About a month ago, Stripe unveiled their Stripe Connect product. The reaction has been somewhat muted because, quite simply, people don't yet understand why it is important but I believe it is going to be looked back upon as one of the Web's big turning points, and Gravity Forms is well-placed to be part of that.
Essentially, Stripe Connect is an API that allows you, with the press of a button, to give any website permission to accept payments on your behalf - much like the way you can press a button to use your Facebook identity to join a website.
This means that a website set up to allow thousands of users to list, say, second-hand video games or babysitting services or anything at all, could allow each user to be paid directly into their own Stripe account.
That would be all but impossible with older-style systems such as PayPal - you would have to accept all the payments into the site owner's account, work out who was owed what and then get hit with a second round of fees as you arduously sent each person what they were owed. It would be a nightmare, and that is before you even think about the headache of dealing with disputes - it would be the site owner's account, so, ultimately, he would be responsible for everything.
WordPress' historical importance is that it makes the Internet's original promise, of opening up communication, accessible to more people, lowering the technical barriers. The ability of one WordPress site to cater to many authors, or even an entire community, extends that accessibility even further because only one member of that community needs to handle the technical stuff.
Stripe does something similar to WordPress, essentially offering the advantages of a merchant account without the cost, hassle and technical barriers. Stripe Connect, in turn, mirrors WP's multi-author/community advantage, extending the advantages of Stripe to all users of a site, each using their very own Stripe account, but with only one required to master the technical details.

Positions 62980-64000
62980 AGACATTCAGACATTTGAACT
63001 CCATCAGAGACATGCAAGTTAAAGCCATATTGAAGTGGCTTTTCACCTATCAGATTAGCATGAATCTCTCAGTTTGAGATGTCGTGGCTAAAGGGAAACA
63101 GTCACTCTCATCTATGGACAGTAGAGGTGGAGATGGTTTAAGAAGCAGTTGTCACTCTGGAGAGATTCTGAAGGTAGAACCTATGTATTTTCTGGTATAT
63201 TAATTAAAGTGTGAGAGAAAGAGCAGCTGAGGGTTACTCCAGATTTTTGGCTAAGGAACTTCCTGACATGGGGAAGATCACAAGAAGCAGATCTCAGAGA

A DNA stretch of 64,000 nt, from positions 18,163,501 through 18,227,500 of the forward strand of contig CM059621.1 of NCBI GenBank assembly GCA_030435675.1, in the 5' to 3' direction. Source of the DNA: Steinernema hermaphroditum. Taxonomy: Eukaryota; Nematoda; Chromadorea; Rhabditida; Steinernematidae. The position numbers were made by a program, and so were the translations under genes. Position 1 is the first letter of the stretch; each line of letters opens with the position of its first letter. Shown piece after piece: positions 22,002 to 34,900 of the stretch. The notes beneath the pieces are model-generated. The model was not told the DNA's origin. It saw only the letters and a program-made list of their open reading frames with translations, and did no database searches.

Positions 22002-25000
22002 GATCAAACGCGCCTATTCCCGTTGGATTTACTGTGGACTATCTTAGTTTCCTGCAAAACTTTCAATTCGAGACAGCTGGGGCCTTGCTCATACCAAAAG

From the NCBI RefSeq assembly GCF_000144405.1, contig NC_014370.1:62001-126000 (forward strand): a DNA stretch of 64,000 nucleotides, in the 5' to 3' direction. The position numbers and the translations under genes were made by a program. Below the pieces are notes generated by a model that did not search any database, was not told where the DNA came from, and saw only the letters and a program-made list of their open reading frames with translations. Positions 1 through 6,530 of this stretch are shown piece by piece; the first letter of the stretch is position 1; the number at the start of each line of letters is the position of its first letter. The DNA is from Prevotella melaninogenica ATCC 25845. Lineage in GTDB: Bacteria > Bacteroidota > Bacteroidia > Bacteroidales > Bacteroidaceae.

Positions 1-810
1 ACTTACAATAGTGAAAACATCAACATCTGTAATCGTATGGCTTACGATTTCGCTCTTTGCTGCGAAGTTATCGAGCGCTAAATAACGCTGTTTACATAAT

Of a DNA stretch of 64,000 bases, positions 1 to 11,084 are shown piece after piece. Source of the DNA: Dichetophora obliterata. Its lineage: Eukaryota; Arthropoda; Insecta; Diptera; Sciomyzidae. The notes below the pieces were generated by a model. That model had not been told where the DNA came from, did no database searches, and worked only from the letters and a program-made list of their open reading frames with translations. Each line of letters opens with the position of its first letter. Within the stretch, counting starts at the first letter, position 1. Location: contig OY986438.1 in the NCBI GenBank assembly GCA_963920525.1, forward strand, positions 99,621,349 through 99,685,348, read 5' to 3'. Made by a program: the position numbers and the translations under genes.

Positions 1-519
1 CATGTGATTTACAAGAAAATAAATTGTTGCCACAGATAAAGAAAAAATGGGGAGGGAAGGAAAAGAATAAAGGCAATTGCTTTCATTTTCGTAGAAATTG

With the right plugin, suddenly a WordPress site owner could, for example, run a listings site on which his users can not only list but, also, sell anything (products, services, bookings, downloads etc), without the owner having to take on the legal or financial liabilities and headaches of being an intermediary in the transaction. The money goes directly from buyer to seller via Stripe, with the possible option of Stripe kicking back a percent or so to the site owner, but the risk and relationship remains between Stripe and the sellers, each a Stripe account holder in their own right.
This has the potential to be hugely disruptive. At a stroke, it blows away that the technical advantage of big sites such as Airbnb (who charge guests an outrageous 15% and owners 3% of the entire booking cost) and opens it up to every WordPress site owner, operating at a base cost of 2.9% + 30c per transaction.
In the short-term, the potential is not going to be obvious to many people but, in the longterm, it means that most of the $2.5bn valuation of Airbnb, and many other venture-funded websites, evaporates into thin air. That value will, instead, re-emerge spread out across a new generation of smaller websites - in the same way that our content consumption used to mainly depend upon an elite top hundred websites but is now spread out across almost 60m WordPress sites - and that will massively re-invigorate online commerce across the world.
Gravity Forms already has basic Stripe integration thanks to the third-party Gravity Forms + Stripe plugin by Naomi Bush and Stripe Connect integration would certainly be a major added selling-point for her commercial Gravity Forms + (More) Stripe plugin. Rather than write directly to Naomi, however, I decided that this was an important enough feature to open up the discussion to the entire Gravity Forms community.
It would be good to see Gravity Forms remain ahead of this wave and I would be very interested to hear what everyone else thinks, please post your thoughts below.
For the curious, this article does a particularly good job of explaining why the democratization of electronic payments is so important:
"Building your own Airbnb just became radically easier, thanks to Stripe Connect and WePay"
Stripe blog announcement: https://stripe.com/blog/stripe-connect
Stripe Connect page: https://stripe.com/connect
Forbes article: http://www.forbes.com/sites/tomiogeron/2012/10/10/stripe-launches-stripe-connect-to-let-users-accept-online-payments/
Gigaom article: http://gigaom.com/2012/10/10/stripe-accelerates-payment-acceptance-with-stripe-connect/
TechCrunch article: http://techcrunch.com/2012/10/10/stripe-connect/